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Coconuts

Coconuts

When you taste the cool, unique flavor of coconut, it's hard not to think of sun, sand and waving palms.

Nutritional Highlights

  • Coconuts are known for their fiber content. In about 1/3 cup (30 grams) of shredded fresh coconut, you'll find a good source of dietary fiber.
  • Unlike most fruits, coconuts contain about 10g fat (mostly saturated fat) in a 1/3 cup serving.

History

It's tough to say where coconuts originated, since seafaring people spread them long beforeColumbus first set sail — and because coconuts can float from isle to isle. They are used for their meat, the fluid or “water” they contain, and their shells and fibers, which made great charcoals and ropes.

Did You Know?: The coconut is technically the pit of a "drupe," a class of fruits that includes peaches, mangoes and dates. Before the 1700s, English-speakers called this fruit a "nargil." Much later, when tropical field hospitals ran short of IV solution during World War II, medics used coconut water in its place. (The water is the clear fluid that naturally occurs inside coconuts; coconut milk, on the other hand, is a thick creamy concoction made of blended coconut meat. The latter is high in saturated fat, but it also comes in light varieties.) And here's something to smile about. The word coconut comes from cocos,which is Spanish for "grinning face," since the three holes in a coconut shell can look like a little smirk.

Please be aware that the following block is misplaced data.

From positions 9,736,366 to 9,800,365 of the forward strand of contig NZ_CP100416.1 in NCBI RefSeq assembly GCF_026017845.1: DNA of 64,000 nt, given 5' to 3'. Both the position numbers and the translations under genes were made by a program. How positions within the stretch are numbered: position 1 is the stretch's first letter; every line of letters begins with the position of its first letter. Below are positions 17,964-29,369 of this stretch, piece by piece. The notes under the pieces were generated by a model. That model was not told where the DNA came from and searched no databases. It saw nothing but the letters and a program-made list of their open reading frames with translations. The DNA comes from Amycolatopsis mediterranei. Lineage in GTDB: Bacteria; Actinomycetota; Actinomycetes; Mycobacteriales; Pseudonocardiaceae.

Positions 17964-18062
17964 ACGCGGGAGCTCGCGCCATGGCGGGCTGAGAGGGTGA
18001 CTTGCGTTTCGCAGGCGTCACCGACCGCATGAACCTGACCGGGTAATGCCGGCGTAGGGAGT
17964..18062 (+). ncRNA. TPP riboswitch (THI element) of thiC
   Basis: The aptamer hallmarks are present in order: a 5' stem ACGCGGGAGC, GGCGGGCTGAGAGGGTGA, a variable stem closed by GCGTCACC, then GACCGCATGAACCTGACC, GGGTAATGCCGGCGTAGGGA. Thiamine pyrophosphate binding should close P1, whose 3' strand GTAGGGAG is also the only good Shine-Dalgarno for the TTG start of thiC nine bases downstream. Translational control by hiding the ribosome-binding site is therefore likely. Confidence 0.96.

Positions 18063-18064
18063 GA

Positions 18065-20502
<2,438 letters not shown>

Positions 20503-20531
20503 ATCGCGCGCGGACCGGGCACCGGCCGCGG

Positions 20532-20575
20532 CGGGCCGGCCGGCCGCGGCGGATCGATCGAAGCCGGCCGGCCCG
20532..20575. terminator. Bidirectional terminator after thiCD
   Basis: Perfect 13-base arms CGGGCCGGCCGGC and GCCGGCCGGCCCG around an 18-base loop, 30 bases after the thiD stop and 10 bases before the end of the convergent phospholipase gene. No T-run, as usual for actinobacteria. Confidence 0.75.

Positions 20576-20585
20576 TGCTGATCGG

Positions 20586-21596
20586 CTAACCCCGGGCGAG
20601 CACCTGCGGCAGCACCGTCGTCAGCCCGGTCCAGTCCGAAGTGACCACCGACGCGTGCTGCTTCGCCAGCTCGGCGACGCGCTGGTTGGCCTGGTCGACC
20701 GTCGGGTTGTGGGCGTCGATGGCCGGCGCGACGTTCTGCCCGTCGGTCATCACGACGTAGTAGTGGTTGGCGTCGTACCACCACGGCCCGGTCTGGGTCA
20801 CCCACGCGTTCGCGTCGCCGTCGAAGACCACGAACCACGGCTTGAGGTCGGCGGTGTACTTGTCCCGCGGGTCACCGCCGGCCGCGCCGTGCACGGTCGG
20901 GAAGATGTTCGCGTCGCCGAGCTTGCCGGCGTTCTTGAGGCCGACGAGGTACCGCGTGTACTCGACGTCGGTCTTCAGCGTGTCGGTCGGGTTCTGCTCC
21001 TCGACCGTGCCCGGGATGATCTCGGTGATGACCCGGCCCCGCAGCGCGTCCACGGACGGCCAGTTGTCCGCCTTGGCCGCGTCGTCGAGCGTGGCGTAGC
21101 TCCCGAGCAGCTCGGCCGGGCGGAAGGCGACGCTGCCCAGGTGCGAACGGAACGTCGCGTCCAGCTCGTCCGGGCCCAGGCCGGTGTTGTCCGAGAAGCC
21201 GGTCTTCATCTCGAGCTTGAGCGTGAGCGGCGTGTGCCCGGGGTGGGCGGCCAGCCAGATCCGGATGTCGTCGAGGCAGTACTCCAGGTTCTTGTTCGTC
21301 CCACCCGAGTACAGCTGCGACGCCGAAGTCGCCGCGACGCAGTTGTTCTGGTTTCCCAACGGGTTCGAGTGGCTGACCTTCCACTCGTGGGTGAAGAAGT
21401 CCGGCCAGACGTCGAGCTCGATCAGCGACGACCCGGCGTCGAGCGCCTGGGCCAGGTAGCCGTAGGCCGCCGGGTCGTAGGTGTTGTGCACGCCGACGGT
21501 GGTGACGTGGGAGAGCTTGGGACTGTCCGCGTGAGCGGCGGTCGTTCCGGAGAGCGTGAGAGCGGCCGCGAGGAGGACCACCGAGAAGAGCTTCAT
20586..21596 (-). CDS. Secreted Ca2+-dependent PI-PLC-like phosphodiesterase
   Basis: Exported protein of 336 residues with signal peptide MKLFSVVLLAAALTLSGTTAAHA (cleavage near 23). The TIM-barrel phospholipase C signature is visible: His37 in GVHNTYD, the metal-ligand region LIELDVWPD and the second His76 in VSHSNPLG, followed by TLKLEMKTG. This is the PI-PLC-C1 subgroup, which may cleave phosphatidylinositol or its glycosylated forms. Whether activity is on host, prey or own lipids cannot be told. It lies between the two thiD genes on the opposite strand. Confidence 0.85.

Varieties

There's really only one variety of the coconut itself, but the palms vary greatly. Scientists have found 60 different tree varieties, most of which are categorized as either Dwarf or Tall.

When are Coconuts in Season?

Since they mostly grow in the tropics, coconut "season" never really ends. You can get your hands on coconuts all year long.

How to Choose Coconuts

A good coconut will have no cracks in its hard outer shell. Grab one, hold it up to your ear and give it a little shake. If you hear coconut water sloshing around inside, you've got yourself a winner.

How to Store Coconuts

Coconuts will keep for a few weeks at room temperature, and a refrigerated coconut can last for several months.

How to Open a Coconut and Remove its Meat

To start, you'll need to drain the water from a coconut. Using an ice pick, test the hardness of the three "eyes" found at the base of the shell. One of them should be noticeably softer than the others. Push the ice pick into it, puncturing the shell, then let the water drain into a glass or bowl. (You can drink it: It's delicious.) Next, lay the coconut on its side on a hard countertop. Lift it and rap it firmly on the surface of the counter, or hold it down and carefully tap it with a tack hammer. Sometimes it takes quite a bit of force to break one open. Once the shell has split in two, press a sharp knife into the white flesh to cut it into sections, then pry them out with the pick or a butter knife.

Key Measurements

Coconut is measured in cups (shredded or diced) for most recipes.

Substitutions

Nothing can really replace the distinct taste of coconut meat, but for a similar tropical taste and buttery texture, try macadamia nuts or Brazil nuts.

Coconuts in Recipes

This Indian Lentils and Ricedish uses shredded coconut, ginger, garlic and red pepper to deliver a burst of East Indian spice.

If that's too hot for your tongue, cool off with a slice of chilled Healthified Coconut Cream Pie.

Or, for a zestier dessert, try these Glazed Lemon-Coconut Bars.

Related Recipes

Reviews & Comments

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